Owning the customer journey. Myth?
There’s a lot of hype in today’s marketing world about owning the customer journey. With the proliferation of so many communication venues (both established and personalized), it’s a challenge for brands to be everywhere.
A mere five years ago marketers were touting the tune that brands had to be at every touch point of the customer journey. The claim was that the customer journey was no longer linear and clearly established. It had become freewheeling with a plethora of points of contact where a brand could “engage” with its customer.
Today, five years later, it seems every month (sometimes every week), there’s a new way of communicating in order to prompt the customer to ‘own’ a brand – to become an ambassador. The customer journey has evolved yet again. Reaching the tech savvy customer is not that easy, not because you can’t place brand in front of them but because the power to reach them is in the palm of their hands.
Since it’s inception, the evolution of the customer journey has morphed into being individualistic, selective and skeptical.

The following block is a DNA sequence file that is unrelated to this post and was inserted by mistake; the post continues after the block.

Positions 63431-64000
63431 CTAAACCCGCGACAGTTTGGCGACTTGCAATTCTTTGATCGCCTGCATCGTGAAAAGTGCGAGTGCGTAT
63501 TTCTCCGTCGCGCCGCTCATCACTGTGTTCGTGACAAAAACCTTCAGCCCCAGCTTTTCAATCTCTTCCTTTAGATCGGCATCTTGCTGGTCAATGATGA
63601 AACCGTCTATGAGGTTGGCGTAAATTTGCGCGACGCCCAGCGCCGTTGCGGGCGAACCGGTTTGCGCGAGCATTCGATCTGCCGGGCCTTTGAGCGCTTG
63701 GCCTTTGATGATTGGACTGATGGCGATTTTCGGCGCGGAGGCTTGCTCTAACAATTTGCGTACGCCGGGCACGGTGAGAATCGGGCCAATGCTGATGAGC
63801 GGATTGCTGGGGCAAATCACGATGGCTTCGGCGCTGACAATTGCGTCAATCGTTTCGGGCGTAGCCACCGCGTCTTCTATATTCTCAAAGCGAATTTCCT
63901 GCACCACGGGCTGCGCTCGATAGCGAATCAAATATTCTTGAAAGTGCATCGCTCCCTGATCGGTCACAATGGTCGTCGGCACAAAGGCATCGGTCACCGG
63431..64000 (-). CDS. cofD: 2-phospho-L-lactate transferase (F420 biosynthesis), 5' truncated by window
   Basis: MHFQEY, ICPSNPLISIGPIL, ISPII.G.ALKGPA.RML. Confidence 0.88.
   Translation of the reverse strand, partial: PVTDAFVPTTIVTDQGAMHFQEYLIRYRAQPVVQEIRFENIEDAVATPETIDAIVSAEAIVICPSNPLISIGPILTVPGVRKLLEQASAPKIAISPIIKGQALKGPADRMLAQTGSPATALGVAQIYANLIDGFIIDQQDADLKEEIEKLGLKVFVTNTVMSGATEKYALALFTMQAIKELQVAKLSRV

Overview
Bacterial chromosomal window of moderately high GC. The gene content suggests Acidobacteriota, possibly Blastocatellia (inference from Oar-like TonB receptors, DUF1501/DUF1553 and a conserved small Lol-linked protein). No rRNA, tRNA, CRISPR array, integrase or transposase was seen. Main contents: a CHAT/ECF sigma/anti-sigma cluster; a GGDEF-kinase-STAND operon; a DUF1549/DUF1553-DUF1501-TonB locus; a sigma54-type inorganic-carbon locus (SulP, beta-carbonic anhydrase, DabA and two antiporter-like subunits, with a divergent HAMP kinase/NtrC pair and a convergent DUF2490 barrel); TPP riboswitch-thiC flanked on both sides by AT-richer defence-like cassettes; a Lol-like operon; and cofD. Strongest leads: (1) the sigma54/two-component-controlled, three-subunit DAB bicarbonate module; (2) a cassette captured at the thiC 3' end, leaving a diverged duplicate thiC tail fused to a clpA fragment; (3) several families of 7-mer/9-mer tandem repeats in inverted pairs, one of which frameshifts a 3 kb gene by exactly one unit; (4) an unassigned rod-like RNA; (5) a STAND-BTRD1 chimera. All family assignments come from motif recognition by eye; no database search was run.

Customers’ paths to brand retention, consideration and selection have become increasingly disjointed and extended. More and more, companies must cast a wider net to reach as many potential customers as they can, yet they have do it in a very ‘niche’ way. Customer touch points such as websites, mobile apps, the social media sphere and customer service need to be executed in synergy and be reflective of customer expectations. Although truth be told, often they don’t accomplish this. As Gen Y’s discretional income and demographic segment become more powerful, reaching them requires originality and total engagement. It must be fluid, participatory and authentic.
Mapping out the customer journey as we all know is crucial. Brands fight to establish and maintain relationships with their customers starting from the initial connection and continuing throughout the interaction process. It’s the interaction process that is in constant evolution. Now digital ads, reminders and, dare I say, “conventional” social media channel touch points are no longer enough. The customer journey is fraught with shorter attention spans, situational delays and a lack of “pressure” to purchase. Storytelling, content creation, content marketing and advertising must be constant. With the right mix of exposure brand will be “picked up” by customers along their path, put down and and hopefully picked up again.
Managing a designed customer journey is critical to achieving results, but owning it and staying on point in today’s digital environment may very well be a myth. What are your thoughts on the ownership of customer journey? Can it be owned or only managed?